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Winter might be just around the corner, but that is no excuse to hibernate for the next few months. In fact, we think the exact opposite. It’s a great time to get out and explore what our glorious little country has to offer. Yes, it might be colder, but all you need is some good gear to combat that issue. And when your adventures are done for the day, you get to sit in front of a cosy fire, gulping down creamy chowder or a comforting fish pie, feeling very chuffed with yourself altogether.

Getting out there and exploring is the best way to combat those winter blues! And to give you a nudge in the right direction, we have teamed up with Trident Holiday Homes to bring you a list of five of our favourite staycation locations right now. Packed with adventure, fine eateries and a cosy place to rest your head for the night, all five locations make for a perfect getaway.

1. Connemara, Co Galway 

Irish staycation
(Image: Trident Holiday Homes)

Connemara is one of those places that’s as good to visit in winter as it is in summer. The rugged landscape and wild seas have a magical quality that allows you to completely forget about the stresses of everyday life. By day you can take a bracing walk or a refreshing surf before retiring home for an evening in front of the fire with a glass of red wine and a good book. Even as I write about it, I can feel my stress slowly disappearing!


Trident Holiday Homes has a range of incredible self-catering accommodation in Roundstone, Ballyconeely, Clifden and Claddaghduff. To be honest, you can’t go too far wrong with any of those areas – they are all stunning! I absolutely adore Clifden/Claddaghduff in particular. I’ve spent a huge amount of time here and I discover something new about this place each time that I visit.


Explore Inishbofin

If you have never been to Inishbofin, put a trip out to this incredible island at the very top of your to-do list. You will struggle to find beaches with whiter sand and clearer water anywhere in Ireland. Inishbofin is a short ferry ride from Cleggan and is definitely worth the effort. Once there, you can rent bikes to explore the island. And we highly recommend that you don’t forget the togs, even if you are there in the winter months. You can warm up in the local pub with some homemade soup afterwards!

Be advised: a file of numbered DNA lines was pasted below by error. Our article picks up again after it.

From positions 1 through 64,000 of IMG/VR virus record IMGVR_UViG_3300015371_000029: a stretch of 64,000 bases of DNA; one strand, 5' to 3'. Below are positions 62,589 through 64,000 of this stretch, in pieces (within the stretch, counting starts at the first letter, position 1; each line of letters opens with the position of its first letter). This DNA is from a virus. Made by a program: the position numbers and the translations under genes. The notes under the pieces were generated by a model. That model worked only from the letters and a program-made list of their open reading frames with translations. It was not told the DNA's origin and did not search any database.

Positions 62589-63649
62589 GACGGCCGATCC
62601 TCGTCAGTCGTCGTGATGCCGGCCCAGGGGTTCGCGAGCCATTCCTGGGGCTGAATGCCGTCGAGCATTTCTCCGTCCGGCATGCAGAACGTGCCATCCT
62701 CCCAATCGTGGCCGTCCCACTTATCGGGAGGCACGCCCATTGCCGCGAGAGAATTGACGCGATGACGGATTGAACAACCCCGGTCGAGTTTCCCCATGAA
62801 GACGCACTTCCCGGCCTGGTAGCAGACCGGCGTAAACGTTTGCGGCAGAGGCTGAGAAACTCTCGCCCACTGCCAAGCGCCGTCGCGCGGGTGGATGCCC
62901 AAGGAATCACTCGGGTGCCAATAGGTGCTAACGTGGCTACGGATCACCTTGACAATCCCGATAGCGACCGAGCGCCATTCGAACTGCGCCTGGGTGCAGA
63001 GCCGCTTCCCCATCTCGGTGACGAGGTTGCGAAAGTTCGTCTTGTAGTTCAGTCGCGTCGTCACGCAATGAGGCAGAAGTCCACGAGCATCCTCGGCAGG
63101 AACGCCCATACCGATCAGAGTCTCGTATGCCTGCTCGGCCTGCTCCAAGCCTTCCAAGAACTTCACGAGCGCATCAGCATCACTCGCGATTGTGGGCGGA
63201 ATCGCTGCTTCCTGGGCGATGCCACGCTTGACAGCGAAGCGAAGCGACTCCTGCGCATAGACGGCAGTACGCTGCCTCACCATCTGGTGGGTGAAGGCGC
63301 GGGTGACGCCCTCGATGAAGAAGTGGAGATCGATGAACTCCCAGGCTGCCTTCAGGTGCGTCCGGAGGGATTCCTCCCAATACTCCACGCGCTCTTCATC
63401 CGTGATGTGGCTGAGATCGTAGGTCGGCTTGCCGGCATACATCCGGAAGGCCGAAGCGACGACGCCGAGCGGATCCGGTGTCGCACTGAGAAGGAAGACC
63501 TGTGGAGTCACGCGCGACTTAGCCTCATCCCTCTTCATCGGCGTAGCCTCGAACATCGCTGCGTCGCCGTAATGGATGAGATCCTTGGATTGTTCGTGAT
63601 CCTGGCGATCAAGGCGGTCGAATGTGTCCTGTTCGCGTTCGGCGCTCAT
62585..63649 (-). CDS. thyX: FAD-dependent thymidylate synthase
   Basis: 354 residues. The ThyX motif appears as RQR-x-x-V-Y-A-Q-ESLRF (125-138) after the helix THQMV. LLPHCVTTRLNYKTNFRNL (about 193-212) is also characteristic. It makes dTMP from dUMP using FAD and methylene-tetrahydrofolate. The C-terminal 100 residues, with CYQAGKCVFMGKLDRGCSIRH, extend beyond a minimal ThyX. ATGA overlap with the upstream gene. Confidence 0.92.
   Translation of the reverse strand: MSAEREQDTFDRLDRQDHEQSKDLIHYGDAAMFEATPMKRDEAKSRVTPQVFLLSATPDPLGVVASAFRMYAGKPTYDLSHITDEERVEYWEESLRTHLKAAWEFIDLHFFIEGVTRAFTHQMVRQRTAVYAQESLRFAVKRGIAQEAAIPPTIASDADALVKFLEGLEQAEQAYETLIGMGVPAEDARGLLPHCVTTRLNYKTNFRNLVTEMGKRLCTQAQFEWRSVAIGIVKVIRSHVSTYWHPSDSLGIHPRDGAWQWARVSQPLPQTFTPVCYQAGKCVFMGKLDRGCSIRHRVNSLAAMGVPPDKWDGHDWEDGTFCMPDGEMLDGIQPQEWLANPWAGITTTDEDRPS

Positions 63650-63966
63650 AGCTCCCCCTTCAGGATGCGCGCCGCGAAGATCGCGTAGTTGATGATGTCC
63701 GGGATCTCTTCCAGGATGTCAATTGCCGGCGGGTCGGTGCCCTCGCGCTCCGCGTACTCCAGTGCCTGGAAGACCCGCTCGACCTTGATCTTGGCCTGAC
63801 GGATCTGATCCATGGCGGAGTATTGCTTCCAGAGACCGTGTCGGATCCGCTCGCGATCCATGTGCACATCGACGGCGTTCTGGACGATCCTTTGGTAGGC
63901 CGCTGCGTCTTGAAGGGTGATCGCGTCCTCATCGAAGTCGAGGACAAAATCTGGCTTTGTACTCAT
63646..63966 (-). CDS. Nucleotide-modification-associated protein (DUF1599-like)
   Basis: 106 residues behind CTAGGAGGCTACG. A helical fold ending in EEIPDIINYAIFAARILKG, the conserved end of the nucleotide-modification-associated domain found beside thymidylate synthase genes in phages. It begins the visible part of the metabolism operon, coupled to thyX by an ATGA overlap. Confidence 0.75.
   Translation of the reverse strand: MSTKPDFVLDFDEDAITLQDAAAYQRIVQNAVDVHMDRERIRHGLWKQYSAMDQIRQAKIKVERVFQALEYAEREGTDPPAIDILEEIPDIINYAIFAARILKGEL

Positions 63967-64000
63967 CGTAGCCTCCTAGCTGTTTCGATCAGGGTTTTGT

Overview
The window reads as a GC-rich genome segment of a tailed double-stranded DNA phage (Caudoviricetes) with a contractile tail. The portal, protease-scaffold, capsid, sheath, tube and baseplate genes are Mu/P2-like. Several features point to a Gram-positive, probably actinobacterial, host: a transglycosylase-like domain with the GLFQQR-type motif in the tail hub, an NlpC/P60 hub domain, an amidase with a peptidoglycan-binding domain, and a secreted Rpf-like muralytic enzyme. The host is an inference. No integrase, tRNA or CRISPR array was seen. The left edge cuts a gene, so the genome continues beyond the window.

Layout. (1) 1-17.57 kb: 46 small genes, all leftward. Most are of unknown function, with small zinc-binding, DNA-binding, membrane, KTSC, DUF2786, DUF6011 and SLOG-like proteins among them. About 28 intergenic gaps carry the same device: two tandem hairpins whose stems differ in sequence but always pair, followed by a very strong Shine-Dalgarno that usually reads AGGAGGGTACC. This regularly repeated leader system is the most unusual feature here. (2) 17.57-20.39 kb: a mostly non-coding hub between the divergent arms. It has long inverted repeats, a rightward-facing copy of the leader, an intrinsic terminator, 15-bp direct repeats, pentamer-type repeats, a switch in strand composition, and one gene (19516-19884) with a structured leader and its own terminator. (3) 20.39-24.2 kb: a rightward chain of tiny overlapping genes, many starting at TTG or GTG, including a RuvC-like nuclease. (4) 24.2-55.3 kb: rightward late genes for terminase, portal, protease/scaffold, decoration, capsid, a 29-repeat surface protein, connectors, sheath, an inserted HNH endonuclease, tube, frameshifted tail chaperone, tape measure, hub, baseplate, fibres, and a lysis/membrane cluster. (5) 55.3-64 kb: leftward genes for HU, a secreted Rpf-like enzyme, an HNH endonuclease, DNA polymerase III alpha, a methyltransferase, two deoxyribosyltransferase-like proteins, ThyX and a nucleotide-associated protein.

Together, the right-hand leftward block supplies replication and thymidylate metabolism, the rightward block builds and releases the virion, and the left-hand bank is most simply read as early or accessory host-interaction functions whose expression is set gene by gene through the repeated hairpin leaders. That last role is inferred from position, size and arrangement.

Wander around Omey Island

You can walk across to Omey Island at low tide (be sure to leave plenty of time to get back before high tide though!). The walk around this island is really special. In addition to a spectacular setting, Omey is steeped in history. In the early-to-mid-1990s, a team of archaeologists from University College Dublin began studying the monastic heritage of the island, long known for being the site of a monastery and settlement reportedly founded by the prodigious St Feichin. In fact, its name derives from the Irish Iomaidh Feichín meaning Feichín’s bed or seat.

The excavation gave new insights into the life of early Christianity in Ireland. Omey remains a place of devotion to Saint Feichín to this day, with a Holy Well situated by the western edge of the island.

Cycle the Sky Road

The views from this looped 16km route are OUT OF THIS WORLD! Starting on the outskirts of Clifden, you will get views across Clifden Bay to the south and Streamstown Bay to the north. Rising up to 150m above sea level, you will be able to spot the islands of Inishturk, Turbot and Clifden town in the distance. You will also see the ruin of Clifden Castle, the former home of John D’Arcy, who founded the town at the start of the 19th century. The terrain is relatively flat towards the end of the peninsula, so it makes a great day out for all levels of fitness and ability. Check out Mannion Bike Hire for further details.


Mitchells in Clifden is a favourite for fresh seafood. Their fish pie is particularly good! Olivers in Cleggan does a mean bowl of chowder, and you can’t beat Sweeney’s Pub in Claddaghduff for a drink and a packet of Tayto (they also do some great pub grub if you are famished after your walk around Omey Island). Everything about this pub is brilliant from the staff to the setting and the locals who drink there!

2. Dingle, Co Kerry

Dingle Peninsula Hikes
Image: Chris Hill/Tourism Ireland

We just adore Dingle. With more pubs per capita than anywhere else in Ireland, you are always guaranteed a lively welcome! And in addition to great food and watering holes, there is no shortage of action-packed activities to choose from either. From hiking and biking to kayaking, surfing, dolphin watching, climbing and so much more, Dingle packs quite a punch for adventure lovers.


There are a host of fabulous self-catering properties available with Trident Holiday Homes.

Irish staycation